28 Oct, 2020

While the official narrative of the Lebanese authorities originally claimed that the cataclysmic blast in Beirut was a fireworks factory and then changing their tune calling it the result of ammonium nitrate, an Italian explosives expert believes otherwise.

Danilo Coppe, who has been called Italy’s top explosives expert, told Iranian journalist Heshmat Alavi that the red plume is indicative of lithium metal which is used as a propellant in military missiles.

“I don’t think there was that amount of ammonium nitrate [2,750 tons] in the port of Beirut, or that there was a fireworks depot. Judging from the videos, it seems more like an explosion of an armament warehouse,” Coppe said.

Coppe then explains the holes in the ammonium nitrate theory saying: “First, the quantity: 2,700 tons would mean that someone built an Olympic size swimming pool and filled it with that substance,”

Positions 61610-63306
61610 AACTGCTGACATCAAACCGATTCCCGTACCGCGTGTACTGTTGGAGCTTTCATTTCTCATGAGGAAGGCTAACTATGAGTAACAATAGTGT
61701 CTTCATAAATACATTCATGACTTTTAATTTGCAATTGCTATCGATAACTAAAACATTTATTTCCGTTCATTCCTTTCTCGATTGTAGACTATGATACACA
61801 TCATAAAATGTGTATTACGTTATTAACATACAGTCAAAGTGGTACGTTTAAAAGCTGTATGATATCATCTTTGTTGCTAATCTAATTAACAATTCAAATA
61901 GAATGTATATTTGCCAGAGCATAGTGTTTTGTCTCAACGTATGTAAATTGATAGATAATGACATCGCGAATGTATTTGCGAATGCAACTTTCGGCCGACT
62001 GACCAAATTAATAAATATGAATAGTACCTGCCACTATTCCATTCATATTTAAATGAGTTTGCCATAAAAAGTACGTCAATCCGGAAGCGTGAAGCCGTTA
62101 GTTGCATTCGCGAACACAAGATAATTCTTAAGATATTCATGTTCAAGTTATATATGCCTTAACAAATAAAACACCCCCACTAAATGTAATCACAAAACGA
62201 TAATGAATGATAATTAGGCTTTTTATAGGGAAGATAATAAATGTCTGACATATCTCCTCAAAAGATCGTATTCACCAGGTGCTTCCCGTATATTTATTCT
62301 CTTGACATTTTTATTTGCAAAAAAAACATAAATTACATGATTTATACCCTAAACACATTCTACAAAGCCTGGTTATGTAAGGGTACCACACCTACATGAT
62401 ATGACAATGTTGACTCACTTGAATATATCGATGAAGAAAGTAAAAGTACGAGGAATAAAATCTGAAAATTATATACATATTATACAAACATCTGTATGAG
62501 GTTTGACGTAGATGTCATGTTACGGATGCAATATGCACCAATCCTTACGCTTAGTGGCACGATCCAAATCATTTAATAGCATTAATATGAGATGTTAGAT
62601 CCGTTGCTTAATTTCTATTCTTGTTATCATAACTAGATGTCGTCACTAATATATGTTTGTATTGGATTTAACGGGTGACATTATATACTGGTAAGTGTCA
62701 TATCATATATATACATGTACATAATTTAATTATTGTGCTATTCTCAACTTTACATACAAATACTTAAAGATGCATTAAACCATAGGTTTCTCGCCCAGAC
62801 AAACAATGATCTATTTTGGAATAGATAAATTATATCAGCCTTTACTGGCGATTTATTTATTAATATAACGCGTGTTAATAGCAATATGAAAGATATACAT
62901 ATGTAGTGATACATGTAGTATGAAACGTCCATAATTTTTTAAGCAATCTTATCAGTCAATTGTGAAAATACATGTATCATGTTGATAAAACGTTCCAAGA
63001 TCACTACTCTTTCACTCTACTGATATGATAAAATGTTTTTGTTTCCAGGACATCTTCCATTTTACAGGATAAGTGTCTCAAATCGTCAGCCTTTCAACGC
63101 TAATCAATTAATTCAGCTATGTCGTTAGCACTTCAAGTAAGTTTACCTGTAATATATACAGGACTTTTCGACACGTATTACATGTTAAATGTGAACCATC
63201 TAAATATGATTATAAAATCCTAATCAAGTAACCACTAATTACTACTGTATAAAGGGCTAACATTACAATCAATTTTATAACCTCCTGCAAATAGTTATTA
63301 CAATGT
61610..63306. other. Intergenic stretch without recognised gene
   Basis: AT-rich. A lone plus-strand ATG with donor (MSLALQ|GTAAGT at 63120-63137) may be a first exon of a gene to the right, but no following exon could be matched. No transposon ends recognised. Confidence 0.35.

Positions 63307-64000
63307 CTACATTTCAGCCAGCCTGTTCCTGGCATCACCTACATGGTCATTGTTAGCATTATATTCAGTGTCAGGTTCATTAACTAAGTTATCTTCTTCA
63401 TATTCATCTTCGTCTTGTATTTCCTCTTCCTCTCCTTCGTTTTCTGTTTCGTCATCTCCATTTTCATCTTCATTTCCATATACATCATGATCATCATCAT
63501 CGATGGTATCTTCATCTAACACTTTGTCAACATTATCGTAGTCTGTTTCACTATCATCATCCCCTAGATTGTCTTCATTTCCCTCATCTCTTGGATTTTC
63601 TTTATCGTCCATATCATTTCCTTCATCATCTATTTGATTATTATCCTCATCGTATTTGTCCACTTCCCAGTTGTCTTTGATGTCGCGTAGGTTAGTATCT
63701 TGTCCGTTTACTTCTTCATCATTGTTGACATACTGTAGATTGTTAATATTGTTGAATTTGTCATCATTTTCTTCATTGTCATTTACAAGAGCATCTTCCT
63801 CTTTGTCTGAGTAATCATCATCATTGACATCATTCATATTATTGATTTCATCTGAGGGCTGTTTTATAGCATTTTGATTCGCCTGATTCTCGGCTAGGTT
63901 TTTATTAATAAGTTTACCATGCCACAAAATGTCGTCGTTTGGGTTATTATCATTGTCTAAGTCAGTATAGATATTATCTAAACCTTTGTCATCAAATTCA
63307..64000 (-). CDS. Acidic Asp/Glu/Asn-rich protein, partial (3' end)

“From those photos it seems that it was far less Nitroprill in the warehouse than 2,750 tons. Conditions are typical for bag/bulk material storage in many places in the world. Wouldn’t be surprised that for six to seven years there, large quantity disappeared (stolen).”

Coppe added that: “The warehouse was over 100 meters long. It is not impossible that it contained those quantities & some documents seem to prove that the material was there for years… there should have been a catalyst, because otherwise it wouldn’t all have exploded together.”

Coppe also pointed out that when ammonium nitrate explodes, the color is yellow which was not the case in the Beirut blast saying: “And then the ammonium nitrate, when it detonates, generates an unmistakable yellow cloud,” Coppe explains. In the Beirut blast, we clearly witnessed a brick orange/dark red cloud.”